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answered appeared arms asked beautiful believe better brother brought called captain child close count course cried dark daughter dear door dress entered exclaimed eyes face fair father fear feel fell felt followed gave girl give half hand happy head hear heard heart hope horse hour keep kind knew lady leave less light lips live look Lord matter mean mind Miss morning mother nature never night noble once passed picture poor present reached received replied rest returned seemed seen sent side smile soon speak standing stood story sure sweet tell thing thou thought tion told took turned uncle voice walked wife wish woman young
Page 228 - BE kind to each other! The night's coming on, When friend and when brother Perchance may be gone ! Then midst our dejection, How sweet to have earned The blest recollection Of kindness — returned!
Page 268 - ... vapour, which deprived him of the power of proceeding, or even calling aloud to their destroyers. He tottered back to where he had left his bride, and sinking down on the earth beside her, felt a horrid sense of despair weigh down his energies, like cowardice. Again he arose, and attempted to force his way through the entrance, and again he was compelled to relinquish the effort. He cried aloud to them — offered to surrender — and entreated that they would at least have mercy on his companion....
Page 95 - A sound economy is a sound understanding brought into action : it is calculation realized ; it is the doctrine of proportion reduced to practice : it is foreseeing consequences, and guarding against them ; it is expecting contingencies and being prepared for them.
Page 238 - ... they must be shown the door directly. 'We should dread to be born a Percy, or a Colonna, or a Bonaparte. We should not like to be the second Duke of Wellington, nor Charles Dickens, jr. It is a terrible thing, one would say, to a mind of honorable feeling, to be pointed out as somebody's son, or uncle, or granddaughter, as if the excellence were all derived. It must be a little humiliating to reflect that if your...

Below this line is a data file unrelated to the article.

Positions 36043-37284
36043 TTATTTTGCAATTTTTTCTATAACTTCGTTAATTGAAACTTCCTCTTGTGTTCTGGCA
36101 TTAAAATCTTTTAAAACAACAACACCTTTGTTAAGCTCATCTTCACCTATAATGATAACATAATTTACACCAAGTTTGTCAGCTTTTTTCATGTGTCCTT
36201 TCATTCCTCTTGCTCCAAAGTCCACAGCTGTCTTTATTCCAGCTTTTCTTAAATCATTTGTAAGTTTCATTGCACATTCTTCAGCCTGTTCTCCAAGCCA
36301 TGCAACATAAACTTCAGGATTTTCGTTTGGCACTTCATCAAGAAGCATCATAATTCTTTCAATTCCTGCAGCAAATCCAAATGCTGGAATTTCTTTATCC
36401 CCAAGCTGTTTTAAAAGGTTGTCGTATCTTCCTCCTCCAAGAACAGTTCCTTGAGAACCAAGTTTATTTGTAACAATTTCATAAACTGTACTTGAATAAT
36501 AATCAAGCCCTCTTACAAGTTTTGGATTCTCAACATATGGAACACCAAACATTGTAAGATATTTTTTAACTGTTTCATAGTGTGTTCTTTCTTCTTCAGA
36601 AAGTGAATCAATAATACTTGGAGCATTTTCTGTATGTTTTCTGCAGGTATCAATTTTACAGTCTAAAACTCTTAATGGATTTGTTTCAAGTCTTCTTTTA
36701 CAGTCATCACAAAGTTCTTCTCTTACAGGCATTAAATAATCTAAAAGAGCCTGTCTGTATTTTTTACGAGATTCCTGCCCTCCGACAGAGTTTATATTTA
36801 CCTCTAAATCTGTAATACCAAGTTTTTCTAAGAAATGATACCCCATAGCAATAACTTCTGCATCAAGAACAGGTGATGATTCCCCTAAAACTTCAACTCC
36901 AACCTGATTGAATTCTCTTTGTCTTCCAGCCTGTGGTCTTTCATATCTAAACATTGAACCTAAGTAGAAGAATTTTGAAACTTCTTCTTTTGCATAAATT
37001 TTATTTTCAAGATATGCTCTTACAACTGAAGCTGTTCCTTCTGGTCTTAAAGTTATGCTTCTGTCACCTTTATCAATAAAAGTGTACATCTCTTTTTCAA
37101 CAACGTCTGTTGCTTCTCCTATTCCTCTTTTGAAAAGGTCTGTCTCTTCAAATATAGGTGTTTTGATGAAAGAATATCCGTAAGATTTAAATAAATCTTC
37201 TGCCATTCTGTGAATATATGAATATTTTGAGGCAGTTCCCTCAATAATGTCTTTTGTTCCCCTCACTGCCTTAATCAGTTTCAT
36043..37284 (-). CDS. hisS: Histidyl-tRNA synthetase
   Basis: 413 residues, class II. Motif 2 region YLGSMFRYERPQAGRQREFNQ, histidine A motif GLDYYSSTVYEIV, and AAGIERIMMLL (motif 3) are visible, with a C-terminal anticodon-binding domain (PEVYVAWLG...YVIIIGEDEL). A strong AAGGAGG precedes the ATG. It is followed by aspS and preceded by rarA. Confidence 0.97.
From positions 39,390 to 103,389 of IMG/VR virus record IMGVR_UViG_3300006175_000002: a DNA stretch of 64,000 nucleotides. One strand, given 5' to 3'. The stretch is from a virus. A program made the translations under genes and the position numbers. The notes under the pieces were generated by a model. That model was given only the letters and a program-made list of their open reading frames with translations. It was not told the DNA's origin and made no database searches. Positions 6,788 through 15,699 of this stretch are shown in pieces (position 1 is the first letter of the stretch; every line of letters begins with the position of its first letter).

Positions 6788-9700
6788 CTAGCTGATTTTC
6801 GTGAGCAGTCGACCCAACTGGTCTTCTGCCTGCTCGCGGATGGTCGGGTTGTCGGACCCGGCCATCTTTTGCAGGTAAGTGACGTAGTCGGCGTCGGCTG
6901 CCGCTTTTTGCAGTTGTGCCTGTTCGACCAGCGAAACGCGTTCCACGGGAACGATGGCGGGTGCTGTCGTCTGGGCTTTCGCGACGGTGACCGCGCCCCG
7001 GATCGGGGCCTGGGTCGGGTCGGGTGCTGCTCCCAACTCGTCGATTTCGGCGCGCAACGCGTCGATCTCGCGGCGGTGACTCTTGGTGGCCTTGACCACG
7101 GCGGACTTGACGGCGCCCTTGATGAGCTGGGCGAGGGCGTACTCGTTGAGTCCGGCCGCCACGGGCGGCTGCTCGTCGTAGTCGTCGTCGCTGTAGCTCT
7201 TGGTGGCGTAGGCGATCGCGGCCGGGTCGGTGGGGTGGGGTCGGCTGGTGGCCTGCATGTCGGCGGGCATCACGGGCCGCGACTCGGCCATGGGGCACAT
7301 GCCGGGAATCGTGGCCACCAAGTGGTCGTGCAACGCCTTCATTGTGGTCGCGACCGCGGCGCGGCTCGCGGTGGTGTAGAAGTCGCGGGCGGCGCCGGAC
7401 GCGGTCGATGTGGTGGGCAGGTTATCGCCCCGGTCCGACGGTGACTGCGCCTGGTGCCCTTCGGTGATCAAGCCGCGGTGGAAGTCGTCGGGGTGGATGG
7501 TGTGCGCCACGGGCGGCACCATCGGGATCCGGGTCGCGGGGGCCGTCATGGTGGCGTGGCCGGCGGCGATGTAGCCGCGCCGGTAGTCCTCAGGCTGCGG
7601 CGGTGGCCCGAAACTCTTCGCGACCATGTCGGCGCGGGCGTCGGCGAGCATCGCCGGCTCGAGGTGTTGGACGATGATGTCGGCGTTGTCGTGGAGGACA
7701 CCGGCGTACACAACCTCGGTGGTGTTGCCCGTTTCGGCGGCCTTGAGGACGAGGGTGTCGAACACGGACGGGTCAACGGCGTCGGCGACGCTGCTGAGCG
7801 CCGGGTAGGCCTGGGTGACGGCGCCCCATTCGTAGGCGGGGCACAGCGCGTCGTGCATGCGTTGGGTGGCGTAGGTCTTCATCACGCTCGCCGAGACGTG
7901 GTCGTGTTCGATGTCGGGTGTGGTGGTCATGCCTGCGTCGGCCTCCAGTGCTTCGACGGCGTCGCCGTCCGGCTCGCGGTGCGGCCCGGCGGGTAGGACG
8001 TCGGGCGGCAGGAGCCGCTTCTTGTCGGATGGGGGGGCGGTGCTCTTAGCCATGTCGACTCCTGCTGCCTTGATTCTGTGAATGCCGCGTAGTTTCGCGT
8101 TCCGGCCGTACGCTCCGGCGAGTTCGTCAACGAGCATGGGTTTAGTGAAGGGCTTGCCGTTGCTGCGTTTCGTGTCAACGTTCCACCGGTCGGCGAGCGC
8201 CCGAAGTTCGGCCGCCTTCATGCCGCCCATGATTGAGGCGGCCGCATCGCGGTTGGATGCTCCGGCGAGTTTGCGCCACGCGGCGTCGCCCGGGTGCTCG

Page 90 - DUELLING, as a punishment, is absurd ; because it is an equal chance, whether the punishment fall upon the offender, or the person offended. Nor is it much better as a reparation : it being difficult to explain in what the satisfaction consists, or how it tends to undo the injury, or to afford a compensation for the damage already sustained. The truth is, it is not considered as either.
Page 94 - The trees shed their blossoms over our young heads, the flowers on the brink seem to offer themselves to our young hands; we are happy in hope, and we grasp eagerly at the beauties around us — but the stream hurries on, and still our hands are empty. Our course in youth and manhood is along a wider and deeper flood, amid objects more striking and magnificent.
Page 204 - A weak man in office, like a squirrel in a cage, is laboring eternally, but to no purpose, and in constant motion without getting on a jot; like a turnstile, he is in everybody's way, but stops nobody; he talks a great deal, but says very little; looks into everything, but sees into nothing; and has a hundred irons in the fire, but very few of them are hot, and with those few that are he only burns his fingers.
Page 264 - Three figures remained in a group near the door, as if listening for the sounds of pursuit ; while the revellers hurried together like startled fawns, and gazed, with countenances indicative of strong interest or wild alarm, upon the baffled warriors. " Cormac !" cried the Knight, perceiving the bridegroom among the company, " my good fellow, I missed you in an unlucky hour. These English dogs have worried us from our hold, and are still hot upon our scent. I have only time to bid my stout soldiers...
Page 90 - Other animals have neither notion nor ability to act in a similar manner, and therefore swim naturally. When a man falls into deep water, he will rise to the surface, and will continue there if he does not elevate his hands.